The Second Disc

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Friday Feature: “Licence to Kill”

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Recent coverage of soundtracks on The Second Disc has been warmly received. To this end, we have added a the Friday Feature. Every Friday, you’ll find some sort of article devoted to a soundtrack or film composer of merit. We hope you enjoy these trips through Hollywood’s musical landscape!

Our first Friday Feature deals with one of the oddest of the James Bond films. No, not Never Say Never Again (that’s not really a Bond film, anyway). Licence to Kill was the second and final feature with Timothy Dalton as 007 and the last to be filmed during the existence of Bond’s mortal enemy, the Soviet Union. That alone should make it an intriguing journey, but Licence to Kill is more than a little strange.

In the film, 007 turns rogue to avenge an ally, DEA agent Felix Leiter (protrayed by David Hedison, who also played Leiter in 1973’s Live and Let Die). His adventures take him to the fictional “Republic of Ithsmus” and pit him against drug lord Franz Sanchez (Robert Davi).

Though it received a fair amount of acclaim upon release (less so today – many mistakenly believe its commercial failure in the U.S. delayed the franchise until 1995’s GoldenEye picked up the pace), Licence to Kill is a bit of an odd duck in the 007 franchise for a few reasons. Dalton’s portrayal of Bond was far less cheeky than Roger Moore’s tenure as the agent, but Licence to Kill is almost devoid of humor entirely. The fantastical elements were kept to a minimum, too; the villains were unconcerned with world domination and more driven by the drug trade (a real-world concern at the time). It was also considerably gorier than its predecessors, becoming the first Bond film to receive a PG-13 rating.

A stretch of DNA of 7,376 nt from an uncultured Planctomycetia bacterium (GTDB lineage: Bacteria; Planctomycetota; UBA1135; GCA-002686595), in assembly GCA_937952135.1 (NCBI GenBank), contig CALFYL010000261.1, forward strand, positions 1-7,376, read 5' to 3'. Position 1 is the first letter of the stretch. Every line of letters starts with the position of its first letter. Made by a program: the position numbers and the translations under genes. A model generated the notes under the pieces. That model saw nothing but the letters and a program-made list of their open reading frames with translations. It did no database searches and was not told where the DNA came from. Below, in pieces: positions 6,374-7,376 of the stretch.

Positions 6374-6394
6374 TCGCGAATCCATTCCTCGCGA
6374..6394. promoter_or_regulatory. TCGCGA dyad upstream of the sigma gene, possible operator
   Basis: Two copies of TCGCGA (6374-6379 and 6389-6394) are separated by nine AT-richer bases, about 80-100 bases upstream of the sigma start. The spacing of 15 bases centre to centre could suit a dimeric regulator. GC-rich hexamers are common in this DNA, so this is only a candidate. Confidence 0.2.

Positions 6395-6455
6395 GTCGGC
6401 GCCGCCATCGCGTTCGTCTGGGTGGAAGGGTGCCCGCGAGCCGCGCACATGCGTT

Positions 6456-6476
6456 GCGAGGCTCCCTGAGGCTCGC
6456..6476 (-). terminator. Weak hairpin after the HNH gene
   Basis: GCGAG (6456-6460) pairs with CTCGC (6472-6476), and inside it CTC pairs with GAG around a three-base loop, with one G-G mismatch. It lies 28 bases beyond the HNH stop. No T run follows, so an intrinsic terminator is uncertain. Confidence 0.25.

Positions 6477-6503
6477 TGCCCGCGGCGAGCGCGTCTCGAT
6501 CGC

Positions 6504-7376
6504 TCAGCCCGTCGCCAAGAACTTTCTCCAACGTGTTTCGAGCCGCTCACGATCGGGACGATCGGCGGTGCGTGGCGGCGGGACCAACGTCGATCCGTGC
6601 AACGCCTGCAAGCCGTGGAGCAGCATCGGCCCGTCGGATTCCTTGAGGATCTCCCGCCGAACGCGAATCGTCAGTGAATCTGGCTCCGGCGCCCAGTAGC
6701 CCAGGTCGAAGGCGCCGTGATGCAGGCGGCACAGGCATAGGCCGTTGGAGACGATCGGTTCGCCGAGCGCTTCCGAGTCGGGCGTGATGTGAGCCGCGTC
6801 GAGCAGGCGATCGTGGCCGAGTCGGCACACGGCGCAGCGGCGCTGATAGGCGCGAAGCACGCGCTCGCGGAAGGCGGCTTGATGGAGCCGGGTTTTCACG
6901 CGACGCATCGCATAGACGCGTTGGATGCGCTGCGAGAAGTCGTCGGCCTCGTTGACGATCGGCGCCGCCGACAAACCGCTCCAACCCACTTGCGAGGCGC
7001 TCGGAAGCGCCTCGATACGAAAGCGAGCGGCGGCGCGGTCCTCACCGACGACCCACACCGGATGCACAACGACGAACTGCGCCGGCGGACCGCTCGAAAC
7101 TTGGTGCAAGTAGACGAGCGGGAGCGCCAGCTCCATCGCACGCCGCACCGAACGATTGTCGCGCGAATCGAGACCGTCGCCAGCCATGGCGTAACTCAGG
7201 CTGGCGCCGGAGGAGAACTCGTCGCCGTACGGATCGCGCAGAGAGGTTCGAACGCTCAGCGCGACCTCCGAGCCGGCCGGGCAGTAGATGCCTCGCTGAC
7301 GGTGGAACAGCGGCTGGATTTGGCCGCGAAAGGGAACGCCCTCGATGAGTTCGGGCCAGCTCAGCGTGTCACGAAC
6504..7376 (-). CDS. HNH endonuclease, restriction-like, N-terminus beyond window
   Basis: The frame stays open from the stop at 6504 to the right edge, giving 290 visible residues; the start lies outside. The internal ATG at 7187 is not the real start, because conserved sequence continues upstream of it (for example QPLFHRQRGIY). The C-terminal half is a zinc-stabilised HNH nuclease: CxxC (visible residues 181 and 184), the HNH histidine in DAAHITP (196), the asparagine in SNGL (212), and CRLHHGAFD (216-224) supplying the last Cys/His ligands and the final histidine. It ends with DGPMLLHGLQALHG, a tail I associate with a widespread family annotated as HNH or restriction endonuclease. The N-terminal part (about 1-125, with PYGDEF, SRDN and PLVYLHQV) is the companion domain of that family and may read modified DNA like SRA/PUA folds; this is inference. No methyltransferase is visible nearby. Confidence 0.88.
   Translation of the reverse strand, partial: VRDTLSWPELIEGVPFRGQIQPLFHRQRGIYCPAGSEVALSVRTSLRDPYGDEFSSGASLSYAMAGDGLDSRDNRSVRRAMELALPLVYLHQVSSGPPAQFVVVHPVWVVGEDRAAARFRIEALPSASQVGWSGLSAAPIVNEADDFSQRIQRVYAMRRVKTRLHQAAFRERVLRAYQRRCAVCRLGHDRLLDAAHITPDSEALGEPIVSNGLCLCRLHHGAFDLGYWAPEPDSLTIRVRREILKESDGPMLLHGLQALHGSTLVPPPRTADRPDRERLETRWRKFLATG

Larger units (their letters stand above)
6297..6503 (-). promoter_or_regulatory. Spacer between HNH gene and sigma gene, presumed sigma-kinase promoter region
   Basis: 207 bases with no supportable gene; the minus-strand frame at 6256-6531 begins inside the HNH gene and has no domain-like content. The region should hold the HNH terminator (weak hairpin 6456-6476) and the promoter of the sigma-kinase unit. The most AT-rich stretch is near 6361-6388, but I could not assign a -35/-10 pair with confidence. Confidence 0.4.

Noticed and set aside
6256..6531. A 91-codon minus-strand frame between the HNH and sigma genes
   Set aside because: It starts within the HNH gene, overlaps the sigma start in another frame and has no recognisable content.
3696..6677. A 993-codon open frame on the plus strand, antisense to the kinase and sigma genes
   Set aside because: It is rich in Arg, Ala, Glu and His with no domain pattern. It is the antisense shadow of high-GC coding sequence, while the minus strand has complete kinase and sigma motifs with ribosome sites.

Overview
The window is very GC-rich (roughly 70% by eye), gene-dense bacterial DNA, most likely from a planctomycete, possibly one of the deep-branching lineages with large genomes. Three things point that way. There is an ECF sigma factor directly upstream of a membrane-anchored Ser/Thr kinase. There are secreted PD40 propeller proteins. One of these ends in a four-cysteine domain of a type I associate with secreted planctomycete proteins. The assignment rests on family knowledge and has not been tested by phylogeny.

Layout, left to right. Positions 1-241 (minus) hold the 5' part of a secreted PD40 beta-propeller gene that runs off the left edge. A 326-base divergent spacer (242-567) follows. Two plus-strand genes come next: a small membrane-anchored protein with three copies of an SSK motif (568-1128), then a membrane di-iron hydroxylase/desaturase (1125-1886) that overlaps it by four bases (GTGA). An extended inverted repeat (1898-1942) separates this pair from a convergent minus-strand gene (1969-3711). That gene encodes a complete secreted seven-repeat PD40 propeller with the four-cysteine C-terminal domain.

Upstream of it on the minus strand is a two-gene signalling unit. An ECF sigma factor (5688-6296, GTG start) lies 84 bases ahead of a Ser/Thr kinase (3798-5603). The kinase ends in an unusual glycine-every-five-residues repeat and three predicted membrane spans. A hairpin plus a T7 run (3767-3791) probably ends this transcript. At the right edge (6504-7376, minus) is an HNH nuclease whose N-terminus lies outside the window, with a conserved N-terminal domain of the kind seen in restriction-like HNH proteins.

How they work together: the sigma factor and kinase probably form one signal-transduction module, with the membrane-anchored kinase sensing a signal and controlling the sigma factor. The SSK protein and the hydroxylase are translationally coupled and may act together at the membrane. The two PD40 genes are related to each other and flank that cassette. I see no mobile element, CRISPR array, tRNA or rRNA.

The music of Licence to Kill went in a different direction, too. John Barry, who’d been connected to the franchise since From Russia with Love (and scored all but three of the films since), had moved on and the late, great Michael Kamen had taken his place. Kamen was both an accomplished composer (his most recent hit being Lethal Weapon) and pop/rock arranger who’d worked with Pink Floyd, Eurhythmics and Queen, and his score was an admirable fit for the movie.

Also intriguing were the pop songs that typically opened and closed the film. This time, the tunes went in a decidedly more R&B direction (after having themes by Duran Duran and a-ha); Gladys Knight sang the “Goldfinger”-inspired title track (written in part by pop-R&B luminaries Narada Michael Walden and Walter Afanasieff) and Patti LaBelle contributed to the end-credits theme, “If You Asked Me To” (which became a big hit years later for Celine Dion). There was a third, unused song for the film, but we’ll get to that in a second.

Much of the weirdness of the Licence to Kill soundtrack, however, can be derived from its release history. Originally released on the MCA label, the LP could not be licensed by EMI when a massive reissuing of the Bond music catalogue was being undertaken. Imported copies are cheap, but it’s still odd that this album didn’t get a chance to be expanded (especially since it’s not the best-assembled record, top-loaded with incidental pop songs and not enough score).

Here’s what the track order looked like, and afterward you’ll find some vault tracks worth your consideration:

Various Artists – Licence to Kill: Original Motion Picture Soundtrack (MCA 6307, 1989)

  1. Licence to Kill – Gladys Knight
  2. Wedding Party – Ivory
  3. Dirty Love – Tim Feehan
  4. Pam – Michael Kamen and The National Philharmonic Orchestra
  5. If You Asked Me To – Patti LaBelle
  6. James & Felix on Their Way to Church
  7. His Funny Valentine – Michael Kamen and The National Philharmonic Orchestra
  8. Sanchez is in the Bahamas/Shark Fishing – Michael Kamen and The National Philharmonic Orchestra
  9. Ninja – Michael Kamen and The National Philharmonic Orchestra
  10. Licence Revoked – Michael Kamen and The National Philharmonic Orchestra

Other tracks:

  • Licence to Kill (Extended Version) (U.K. 12″ A-side – MCA Records MCAT 1339): Simply a longer version of the title track.
  • If You Asked Me To (Dub)/(Instrumental Suite) (from U.S. 12″ promo – MCA 7896, 1989): two remixes of LaBelle’s song, released commercially in the U.K., did not help this track chart anywhere higher than No. 79 on the Billboard charts (by contrast, Celine Dion hit the Top 5).
  • Eric Clapton and Vic Flick – James Bond Theme ’89: This may be one of the greatest unreleased Bond cuts. The original title theme was merely a new recording of the iconic theme song, featuring guitar work by both Vic Flick (who’d played the guitar riff on the original recording of the theme) and Eric Clapton (who’d collaborated with Kamen on the score for the British program Edge of Darkness). It was neither utilized nor released (I’m not even sure it’s ever leaked), although Flick contributed to other parts of the score.

Written by Mike Duquette

April 23, 2010 at 11:22

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